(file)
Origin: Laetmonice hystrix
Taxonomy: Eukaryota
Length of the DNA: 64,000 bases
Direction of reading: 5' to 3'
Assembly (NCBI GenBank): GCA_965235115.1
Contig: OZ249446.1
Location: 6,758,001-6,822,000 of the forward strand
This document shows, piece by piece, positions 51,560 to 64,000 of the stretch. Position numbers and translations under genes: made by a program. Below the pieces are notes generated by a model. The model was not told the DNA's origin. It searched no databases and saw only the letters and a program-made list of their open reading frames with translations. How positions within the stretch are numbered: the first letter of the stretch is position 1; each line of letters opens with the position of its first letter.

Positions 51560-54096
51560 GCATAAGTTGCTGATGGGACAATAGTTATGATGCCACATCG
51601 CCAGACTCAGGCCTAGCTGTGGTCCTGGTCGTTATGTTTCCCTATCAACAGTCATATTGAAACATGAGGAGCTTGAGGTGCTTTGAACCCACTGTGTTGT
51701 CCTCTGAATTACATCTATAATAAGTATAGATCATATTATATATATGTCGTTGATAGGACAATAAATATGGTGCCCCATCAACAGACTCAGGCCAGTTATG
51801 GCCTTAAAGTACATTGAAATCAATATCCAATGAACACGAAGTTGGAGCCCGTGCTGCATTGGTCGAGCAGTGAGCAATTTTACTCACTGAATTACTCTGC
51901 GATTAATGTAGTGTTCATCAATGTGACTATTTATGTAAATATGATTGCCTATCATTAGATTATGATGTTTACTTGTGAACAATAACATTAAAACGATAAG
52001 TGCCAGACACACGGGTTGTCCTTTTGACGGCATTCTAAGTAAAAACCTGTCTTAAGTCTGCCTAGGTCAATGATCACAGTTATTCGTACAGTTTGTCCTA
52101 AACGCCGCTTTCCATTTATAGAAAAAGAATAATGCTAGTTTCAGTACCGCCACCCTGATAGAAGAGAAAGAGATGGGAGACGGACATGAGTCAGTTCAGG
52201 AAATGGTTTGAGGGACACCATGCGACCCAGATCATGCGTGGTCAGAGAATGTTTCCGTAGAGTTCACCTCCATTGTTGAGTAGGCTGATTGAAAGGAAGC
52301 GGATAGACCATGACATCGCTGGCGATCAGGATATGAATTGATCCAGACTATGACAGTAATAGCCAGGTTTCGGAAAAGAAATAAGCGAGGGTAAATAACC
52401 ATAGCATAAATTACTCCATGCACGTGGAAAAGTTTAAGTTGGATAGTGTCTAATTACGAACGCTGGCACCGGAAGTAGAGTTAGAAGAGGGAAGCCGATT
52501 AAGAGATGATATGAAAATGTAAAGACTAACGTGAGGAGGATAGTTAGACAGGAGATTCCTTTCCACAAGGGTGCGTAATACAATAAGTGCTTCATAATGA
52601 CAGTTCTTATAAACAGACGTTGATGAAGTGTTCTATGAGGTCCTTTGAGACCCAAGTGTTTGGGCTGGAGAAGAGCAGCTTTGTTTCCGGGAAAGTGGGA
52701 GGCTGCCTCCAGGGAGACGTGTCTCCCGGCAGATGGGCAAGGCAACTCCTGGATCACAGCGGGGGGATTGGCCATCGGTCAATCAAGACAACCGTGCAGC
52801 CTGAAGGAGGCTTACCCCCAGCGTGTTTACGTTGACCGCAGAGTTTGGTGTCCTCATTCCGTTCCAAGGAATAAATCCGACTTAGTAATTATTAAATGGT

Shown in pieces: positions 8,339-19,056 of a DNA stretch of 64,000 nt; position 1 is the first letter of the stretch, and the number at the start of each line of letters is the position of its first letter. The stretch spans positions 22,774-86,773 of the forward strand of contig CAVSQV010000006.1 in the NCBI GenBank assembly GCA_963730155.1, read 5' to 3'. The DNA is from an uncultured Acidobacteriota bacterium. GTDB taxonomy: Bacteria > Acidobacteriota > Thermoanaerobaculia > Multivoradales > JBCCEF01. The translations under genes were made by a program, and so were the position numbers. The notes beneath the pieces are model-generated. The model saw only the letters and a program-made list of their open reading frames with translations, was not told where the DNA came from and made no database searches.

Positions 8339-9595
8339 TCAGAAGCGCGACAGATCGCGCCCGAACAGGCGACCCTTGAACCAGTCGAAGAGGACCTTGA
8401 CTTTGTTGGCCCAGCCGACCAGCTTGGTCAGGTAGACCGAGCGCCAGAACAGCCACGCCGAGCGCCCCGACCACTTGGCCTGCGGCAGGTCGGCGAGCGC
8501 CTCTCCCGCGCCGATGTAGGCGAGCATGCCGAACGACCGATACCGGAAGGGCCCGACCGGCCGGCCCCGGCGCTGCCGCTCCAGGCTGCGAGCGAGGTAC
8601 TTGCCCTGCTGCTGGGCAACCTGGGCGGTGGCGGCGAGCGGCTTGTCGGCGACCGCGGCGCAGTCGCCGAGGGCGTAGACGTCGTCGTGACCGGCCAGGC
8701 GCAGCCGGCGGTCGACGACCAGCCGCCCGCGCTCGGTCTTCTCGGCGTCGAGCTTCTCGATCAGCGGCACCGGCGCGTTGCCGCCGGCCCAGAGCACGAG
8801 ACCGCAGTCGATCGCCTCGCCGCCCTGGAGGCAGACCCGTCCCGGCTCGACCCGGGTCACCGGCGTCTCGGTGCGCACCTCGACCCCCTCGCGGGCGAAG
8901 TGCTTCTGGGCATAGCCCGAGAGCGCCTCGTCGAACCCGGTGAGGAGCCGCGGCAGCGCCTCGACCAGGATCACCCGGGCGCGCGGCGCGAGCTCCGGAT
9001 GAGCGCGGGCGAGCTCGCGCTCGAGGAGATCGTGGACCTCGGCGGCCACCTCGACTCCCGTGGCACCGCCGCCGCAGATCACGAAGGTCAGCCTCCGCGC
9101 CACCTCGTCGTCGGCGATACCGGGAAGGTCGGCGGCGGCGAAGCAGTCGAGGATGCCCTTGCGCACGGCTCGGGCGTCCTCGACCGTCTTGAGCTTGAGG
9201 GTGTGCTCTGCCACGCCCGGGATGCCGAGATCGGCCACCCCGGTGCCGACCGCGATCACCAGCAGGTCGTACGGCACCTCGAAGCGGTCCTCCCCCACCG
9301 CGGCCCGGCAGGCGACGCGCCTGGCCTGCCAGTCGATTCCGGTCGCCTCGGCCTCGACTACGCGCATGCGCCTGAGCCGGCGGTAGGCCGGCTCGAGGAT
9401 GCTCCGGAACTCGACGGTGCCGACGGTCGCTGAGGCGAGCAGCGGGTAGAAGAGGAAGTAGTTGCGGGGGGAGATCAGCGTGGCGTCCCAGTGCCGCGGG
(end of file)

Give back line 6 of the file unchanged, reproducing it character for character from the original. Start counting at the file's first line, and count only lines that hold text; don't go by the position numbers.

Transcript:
Contig: OZ249446.1